You never know what you'll find when you go out for a walk with your camera. This bench, for example, was a prop for Linda in Image of the month, a year and a half ago.
Here's the image itself, in case you don't want to click on the link to go see a bee, an ant, and a rose.
Yes, the view from that bench has changed a lot. What was green is now almost a road. A major highway, actually. Walking along the top of the berm is not as nice as an experience as it used to be unless you've got a thing about construction equipment. It doesn't look any better at night than by day.
But the interesting thing was capturing the bench, using it to block out some of the ugly yellow from the current road, and see if I could capture at least some stars. Yay me!
The time since then has passed in a blur. It seems like there's always something on the go, some next thing to do, or prepare to do. We're gradually finding the pace of life in retirement. Getting up and going to work is a slog for most people. In the latter part of my so-called career I didn't mind much because I was doing work I enjoyed.
But it's a routine, and to some extent while you're doing the routine, the routine is doing you. A certain amount of regularity is enforced by day to day work life. Now I can sleep or work on projects whenever I want. But I've been cautious about staying up late for astro photos, mainly because of my screwed up sleep patterns from shift work. I don't want to get all messed up again.
So even though night is a really interesting time to go looking for photos, I haven't done it all that much. In the summer the sky doesn't get all that dark here. In the winter it's easy to get night shots without staying up late, which is good. The trick is staying warm, and for me, keeping my hands warm and still be able to operate the camera.
The other of my evening projects is watching some movies or shows and figuring out some of the writing details. Why these scenes in this order? Why cut there? How to pace the story for commercials (most TV shows on DVD you can tell where the commercials have been chopped out). How to blend the overall story arc with the monster of the week? How to make character actions plausible, and help the watchers understand that character?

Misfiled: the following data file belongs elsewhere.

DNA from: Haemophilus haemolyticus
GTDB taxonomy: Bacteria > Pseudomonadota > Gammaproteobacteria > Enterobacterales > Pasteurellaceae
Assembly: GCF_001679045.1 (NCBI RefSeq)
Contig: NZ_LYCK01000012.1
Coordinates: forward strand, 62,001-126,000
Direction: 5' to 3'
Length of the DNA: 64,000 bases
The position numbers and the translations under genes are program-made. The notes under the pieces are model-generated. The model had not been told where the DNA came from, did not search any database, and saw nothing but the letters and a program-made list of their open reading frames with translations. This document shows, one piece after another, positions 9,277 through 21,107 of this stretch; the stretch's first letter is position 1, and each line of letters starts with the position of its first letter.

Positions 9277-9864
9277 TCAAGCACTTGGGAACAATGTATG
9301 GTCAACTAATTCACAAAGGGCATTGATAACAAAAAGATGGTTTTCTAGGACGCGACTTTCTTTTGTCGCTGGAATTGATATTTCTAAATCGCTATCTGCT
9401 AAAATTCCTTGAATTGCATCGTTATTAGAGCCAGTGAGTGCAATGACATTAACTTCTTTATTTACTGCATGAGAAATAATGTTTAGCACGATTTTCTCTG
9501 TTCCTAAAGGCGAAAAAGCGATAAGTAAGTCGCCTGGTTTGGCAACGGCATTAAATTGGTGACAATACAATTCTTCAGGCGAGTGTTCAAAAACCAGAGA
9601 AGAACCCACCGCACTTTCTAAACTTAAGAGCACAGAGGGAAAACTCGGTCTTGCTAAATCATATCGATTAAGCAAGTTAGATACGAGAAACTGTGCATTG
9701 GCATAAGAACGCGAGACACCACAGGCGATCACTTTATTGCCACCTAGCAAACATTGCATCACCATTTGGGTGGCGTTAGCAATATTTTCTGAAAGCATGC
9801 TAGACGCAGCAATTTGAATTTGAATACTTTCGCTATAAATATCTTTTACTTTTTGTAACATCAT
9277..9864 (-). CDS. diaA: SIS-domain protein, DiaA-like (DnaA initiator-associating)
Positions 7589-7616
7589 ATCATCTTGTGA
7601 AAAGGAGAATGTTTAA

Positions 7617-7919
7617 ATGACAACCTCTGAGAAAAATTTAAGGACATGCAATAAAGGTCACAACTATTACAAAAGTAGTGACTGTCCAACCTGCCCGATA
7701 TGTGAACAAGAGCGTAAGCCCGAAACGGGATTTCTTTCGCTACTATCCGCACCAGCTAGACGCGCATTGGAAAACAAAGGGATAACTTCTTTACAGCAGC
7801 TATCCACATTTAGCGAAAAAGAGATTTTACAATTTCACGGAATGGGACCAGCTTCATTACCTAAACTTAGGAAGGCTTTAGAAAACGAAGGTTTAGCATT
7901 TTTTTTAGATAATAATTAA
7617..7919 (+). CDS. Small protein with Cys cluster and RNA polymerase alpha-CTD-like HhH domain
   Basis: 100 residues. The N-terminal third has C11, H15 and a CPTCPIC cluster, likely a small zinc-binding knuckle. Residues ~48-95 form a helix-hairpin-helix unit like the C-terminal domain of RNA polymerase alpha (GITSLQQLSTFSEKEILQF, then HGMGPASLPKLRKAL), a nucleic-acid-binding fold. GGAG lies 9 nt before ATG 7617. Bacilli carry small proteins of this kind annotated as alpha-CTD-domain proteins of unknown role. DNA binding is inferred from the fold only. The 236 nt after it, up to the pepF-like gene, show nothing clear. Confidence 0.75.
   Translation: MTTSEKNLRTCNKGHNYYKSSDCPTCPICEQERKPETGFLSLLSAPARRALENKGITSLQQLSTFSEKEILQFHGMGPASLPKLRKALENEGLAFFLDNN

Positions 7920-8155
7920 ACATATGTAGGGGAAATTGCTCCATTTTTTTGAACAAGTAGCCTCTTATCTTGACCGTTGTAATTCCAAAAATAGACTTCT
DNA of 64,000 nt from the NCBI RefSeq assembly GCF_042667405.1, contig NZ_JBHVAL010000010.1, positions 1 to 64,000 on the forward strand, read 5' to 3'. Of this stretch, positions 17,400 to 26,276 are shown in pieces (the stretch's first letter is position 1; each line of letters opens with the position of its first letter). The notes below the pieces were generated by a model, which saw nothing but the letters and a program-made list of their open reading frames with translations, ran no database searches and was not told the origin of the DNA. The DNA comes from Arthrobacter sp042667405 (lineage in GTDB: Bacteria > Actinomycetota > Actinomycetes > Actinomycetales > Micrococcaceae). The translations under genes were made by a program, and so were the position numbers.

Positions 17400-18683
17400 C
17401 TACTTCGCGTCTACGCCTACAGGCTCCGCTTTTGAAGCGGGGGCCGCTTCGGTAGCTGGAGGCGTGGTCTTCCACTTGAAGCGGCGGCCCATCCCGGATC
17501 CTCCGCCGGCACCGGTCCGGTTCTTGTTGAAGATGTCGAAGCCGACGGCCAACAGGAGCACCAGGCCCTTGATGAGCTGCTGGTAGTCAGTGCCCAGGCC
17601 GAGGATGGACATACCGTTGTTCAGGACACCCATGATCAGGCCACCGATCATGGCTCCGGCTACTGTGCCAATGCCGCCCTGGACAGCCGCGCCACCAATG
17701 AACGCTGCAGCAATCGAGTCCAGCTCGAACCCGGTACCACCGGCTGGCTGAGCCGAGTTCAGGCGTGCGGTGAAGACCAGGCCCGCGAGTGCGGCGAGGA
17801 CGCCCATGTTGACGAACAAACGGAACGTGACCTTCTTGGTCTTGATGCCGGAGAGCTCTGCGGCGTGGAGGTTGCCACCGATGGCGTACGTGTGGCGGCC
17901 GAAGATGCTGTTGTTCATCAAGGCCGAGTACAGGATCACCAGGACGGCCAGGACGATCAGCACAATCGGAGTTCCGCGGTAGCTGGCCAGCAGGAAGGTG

In one sense, watchers have it easier than readers, if everyone has done their job right. The scene that takes a couple seconds of screen time might take several paragraphs of actual description, and since most readers don't like big expository lumps, the words have to be spaced out. How, exactly, so it's interesting to the reader is why writers make the big bucks. (That noise you hear off screen is all the writers who are not Rowling, or King, or a very few others, gnashing their teeth.)
Lately I've been on a Coen kick. Watching the story twist and turn as people are impaled by fate or bad decisions is an education for a story teller. They have found ways to take an established film idea, and twist it into something interesting. Plus it's not just the story, it's the people in the story. How to make them interesting is the key to the whole thing working.
Yesterday I was helping a buddy do some studio work. Mainly this involved helping to set up and take down, and moving things around as necessary while he was doing camera things. During lunch afterward we were talking about out our photographic interests. I'm still coming to grips with mine, after several years of working at it, but part of it is to make the ordinary interesting.
By that I mean finding a way to make a compelling photograph from everyday elements. It's nice to find a new angle to shoot from, but for many things that's not possible. It's finding interesting light to shoot in, or a reflection, or much more detail, or something happening that adds to that element.
I don't think you have to travel to the ends of the earth to get interesting photos. Right now I'm about finding the interesting photos near home. And really, the journey is more interesting than the destination.